An “alarming” number of Cambodians have had to sell their homes to pay off credit cards and small loans, a study of Cambodia’s microfinance sector has found.
The study, commissioned by the German government’s Federal Ministry for Economic Cooperation and Development (BMZ), interviewed households, held focus group discussions with villagers and interviewed local authorities in 24 Cambodian villages.
He found that many indebted households had taken out small loans at an interest rate of 18% and about half were struggling to repay.
Of the households that reported difficulties, 13% said they had sold their home in the past five years. When extrapolated to the entire population of borrowers in the country, “[this] this would mean 33,480 debt land sales per year, or about one sale every 16 minutes,” the study says.
Some borrowers tried to reduce their debt burden by eating less, and others took their children out of school so they could work to help pay off family debt, the report said. In rare cases, borrowers suffered from food insecurity or were forced to work in inhumane conditions, or made their children work to such an extent that it constituted human rights violations, he said. he declares.
The study shows the challenges faced by Cambodians who borrow money, Eang Vuthy, executive director in Phnom Penh NGO Equitable Cambodiatold the Khmer service of RFA.
“When [the microfinance institution] holds land and property titles, they charge an interest rate that does not reflect each family’s ability to earn income each month,” he said. “They look at the interest rate based on the value of the land.”
He urged the government and microfinance companies to write off the debts of the poor who have no hope of ever earning enough money to repay them.
“It’s a financial crisis. We need to have a national policy to give people time to pay off their debts rather than forcing them to pay or confiscate their land,” he said.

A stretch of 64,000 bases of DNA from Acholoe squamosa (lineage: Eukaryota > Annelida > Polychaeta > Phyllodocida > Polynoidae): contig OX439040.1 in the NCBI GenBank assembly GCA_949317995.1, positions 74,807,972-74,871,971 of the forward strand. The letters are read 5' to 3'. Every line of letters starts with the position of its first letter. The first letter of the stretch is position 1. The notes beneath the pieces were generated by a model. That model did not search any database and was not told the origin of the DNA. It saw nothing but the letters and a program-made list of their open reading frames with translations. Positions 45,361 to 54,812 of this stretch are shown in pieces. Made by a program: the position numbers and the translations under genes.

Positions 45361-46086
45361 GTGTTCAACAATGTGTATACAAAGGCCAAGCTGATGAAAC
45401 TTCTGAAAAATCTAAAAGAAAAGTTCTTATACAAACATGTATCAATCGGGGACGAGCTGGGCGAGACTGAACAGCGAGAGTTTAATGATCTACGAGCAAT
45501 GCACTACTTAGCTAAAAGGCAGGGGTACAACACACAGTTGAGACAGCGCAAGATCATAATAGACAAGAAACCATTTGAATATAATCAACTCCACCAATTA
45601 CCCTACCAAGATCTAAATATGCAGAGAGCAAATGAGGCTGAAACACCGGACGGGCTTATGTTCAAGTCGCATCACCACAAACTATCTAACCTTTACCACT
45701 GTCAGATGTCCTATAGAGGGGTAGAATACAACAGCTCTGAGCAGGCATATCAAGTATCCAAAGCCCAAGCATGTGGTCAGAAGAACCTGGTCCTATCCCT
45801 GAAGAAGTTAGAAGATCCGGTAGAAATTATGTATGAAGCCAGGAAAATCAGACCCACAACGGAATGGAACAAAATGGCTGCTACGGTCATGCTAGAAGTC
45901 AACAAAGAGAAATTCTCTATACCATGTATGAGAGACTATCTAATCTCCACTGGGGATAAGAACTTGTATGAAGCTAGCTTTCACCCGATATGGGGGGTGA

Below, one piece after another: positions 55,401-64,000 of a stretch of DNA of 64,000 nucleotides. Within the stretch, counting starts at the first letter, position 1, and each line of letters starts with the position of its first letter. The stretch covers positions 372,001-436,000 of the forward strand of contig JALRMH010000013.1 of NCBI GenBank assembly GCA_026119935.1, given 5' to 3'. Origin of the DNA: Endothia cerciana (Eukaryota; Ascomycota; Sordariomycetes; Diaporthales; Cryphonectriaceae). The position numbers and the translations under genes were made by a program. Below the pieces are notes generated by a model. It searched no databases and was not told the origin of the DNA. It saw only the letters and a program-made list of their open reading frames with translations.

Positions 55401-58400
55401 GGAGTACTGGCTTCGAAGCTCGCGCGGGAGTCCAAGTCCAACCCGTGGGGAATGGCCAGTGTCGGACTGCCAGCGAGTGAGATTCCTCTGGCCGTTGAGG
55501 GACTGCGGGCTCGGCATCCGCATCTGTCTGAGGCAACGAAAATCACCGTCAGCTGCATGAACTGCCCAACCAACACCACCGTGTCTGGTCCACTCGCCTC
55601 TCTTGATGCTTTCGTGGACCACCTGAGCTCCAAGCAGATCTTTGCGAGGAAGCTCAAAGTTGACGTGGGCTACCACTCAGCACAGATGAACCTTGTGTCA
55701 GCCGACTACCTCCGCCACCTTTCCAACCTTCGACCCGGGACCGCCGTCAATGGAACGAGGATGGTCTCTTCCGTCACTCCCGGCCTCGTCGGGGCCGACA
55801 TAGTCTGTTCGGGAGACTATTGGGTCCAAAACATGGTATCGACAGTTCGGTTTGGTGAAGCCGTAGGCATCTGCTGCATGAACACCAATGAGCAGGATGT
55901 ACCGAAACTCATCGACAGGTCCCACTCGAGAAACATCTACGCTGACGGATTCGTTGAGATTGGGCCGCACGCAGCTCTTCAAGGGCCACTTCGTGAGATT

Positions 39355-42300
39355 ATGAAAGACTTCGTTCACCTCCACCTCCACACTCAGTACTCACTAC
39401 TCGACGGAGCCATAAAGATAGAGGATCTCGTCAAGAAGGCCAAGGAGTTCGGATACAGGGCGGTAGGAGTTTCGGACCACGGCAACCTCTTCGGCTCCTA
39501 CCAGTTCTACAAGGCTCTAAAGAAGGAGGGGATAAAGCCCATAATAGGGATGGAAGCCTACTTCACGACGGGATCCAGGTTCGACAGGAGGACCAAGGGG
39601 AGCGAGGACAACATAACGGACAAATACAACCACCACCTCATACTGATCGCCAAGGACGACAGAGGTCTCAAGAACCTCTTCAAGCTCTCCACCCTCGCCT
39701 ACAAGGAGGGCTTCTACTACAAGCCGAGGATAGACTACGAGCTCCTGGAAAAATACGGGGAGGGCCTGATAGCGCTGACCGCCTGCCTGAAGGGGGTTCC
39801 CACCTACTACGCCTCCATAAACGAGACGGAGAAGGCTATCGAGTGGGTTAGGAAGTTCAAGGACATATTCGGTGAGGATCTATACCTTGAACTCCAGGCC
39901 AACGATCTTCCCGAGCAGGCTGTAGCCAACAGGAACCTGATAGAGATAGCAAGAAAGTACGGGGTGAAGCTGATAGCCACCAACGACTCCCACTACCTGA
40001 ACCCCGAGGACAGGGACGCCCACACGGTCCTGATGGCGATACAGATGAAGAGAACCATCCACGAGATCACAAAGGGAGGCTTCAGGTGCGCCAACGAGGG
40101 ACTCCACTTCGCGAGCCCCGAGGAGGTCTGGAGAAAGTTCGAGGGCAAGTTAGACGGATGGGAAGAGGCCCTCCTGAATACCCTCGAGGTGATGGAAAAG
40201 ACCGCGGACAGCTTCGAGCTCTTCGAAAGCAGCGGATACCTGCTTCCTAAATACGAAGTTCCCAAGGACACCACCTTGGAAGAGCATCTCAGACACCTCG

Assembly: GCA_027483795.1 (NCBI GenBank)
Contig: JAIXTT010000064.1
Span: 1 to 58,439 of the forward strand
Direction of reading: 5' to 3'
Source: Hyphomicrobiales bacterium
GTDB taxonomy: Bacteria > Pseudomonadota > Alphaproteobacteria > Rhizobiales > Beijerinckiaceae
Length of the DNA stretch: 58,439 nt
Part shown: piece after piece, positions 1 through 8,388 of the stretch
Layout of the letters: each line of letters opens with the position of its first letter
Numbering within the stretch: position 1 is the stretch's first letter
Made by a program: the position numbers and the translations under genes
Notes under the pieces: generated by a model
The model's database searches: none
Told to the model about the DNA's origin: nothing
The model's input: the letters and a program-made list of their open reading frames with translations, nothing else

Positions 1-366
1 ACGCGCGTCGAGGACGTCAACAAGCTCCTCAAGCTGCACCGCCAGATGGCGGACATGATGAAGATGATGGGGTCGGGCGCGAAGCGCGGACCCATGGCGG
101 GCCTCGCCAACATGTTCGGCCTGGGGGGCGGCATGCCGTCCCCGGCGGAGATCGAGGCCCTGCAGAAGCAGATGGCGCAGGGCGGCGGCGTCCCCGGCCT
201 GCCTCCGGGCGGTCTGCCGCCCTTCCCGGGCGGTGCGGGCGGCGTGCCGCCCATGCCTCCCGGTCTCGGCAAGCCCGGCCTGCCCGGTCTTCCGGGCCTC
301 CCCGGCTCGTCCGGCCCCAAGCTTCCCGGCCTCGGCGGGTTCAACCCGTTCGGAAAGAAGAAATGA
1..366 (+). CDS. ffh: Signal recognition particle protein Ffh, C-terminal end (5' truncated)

RFA could not reach National Bank of Cambodia director Chea Serey for comment.
In Channy, president of local bank Acleda, told RFA that the 18% interest rate is relatively low compared to rates charged by credit companies in other countries.
Acleda makes loans based on its assessment of a potential borrower’s eligibility, but sometimes people lie in their loan application forms while others abuse loans, he said.
“There shouldn’t be clients who lose their land because they take out loans, unless they abuse it,” In Channy said.
Kaing Tongngy of the Cambodian Microfinance Association said Cambodians sold their homes to raise capital for their businesses or because they wanted to move, not because they couldn’t repay their loans.
However, Kaing Tongngy said some loan officers are unscrupulous and his institution will provide more training for loan officers. Debtors should discuss their situation with their lenders if they cannot repay their loans, he said.
“Microfinance companies see people as clients. People have the right to ask and negotiate,” Kaing Tongngy said. “We urge people to talk about finding solutions to reduce tensions”
forced to sell
Sources in the country told RFA that they had no other way to pay off their debts than to sell their houses.
Vann Voeun from Kampong Speu province said he and his brother sold their houses to pay off debt they owed in 2019. He said their creditors would not allow them to make late payments and threatened to confiscate their properties, so he sold their land and cows to pay interest on time.
“The most delay they could give us was only a week or else they threatened to seize the properties. We were scared so we borrowed more money from the neighbors even though they were charging more interest “, did he declare.
He said he did not abuse the loan but his business failed. He said the loan led to his brother’s divorce.
“A micro-financier threatened me. I rushed to sell my land. The land should have been sold for US$20,000, but I sold it for only US$10,000,” Vann Voeun said.
In Banteay Meanchey province, Prin Chhoy sold two lots of his land to pay off his debt. She no longer has her home, but instead lives in a small shelter on her farm. She said her child dropped out of school because the debt got too high.
On RFA Khmer Service’s phone program on Friday, Sok Meng from Takeo province said he took out a $20,000 loan to start a business, but was unable to generate enough money to repay the bank.
“I bought supplies for my business, but I’m not making any profit,” he said. “My business is not working. I can’t earn income because of inflation. It’s hard to live, I win 20 dollars [each day], it is difficult to repay the loan. I spend more than I can earn in income. I will sell my business and sell my land. Things are so difficult.
Translated by Samean Yun. Written in English by Eugene Whong.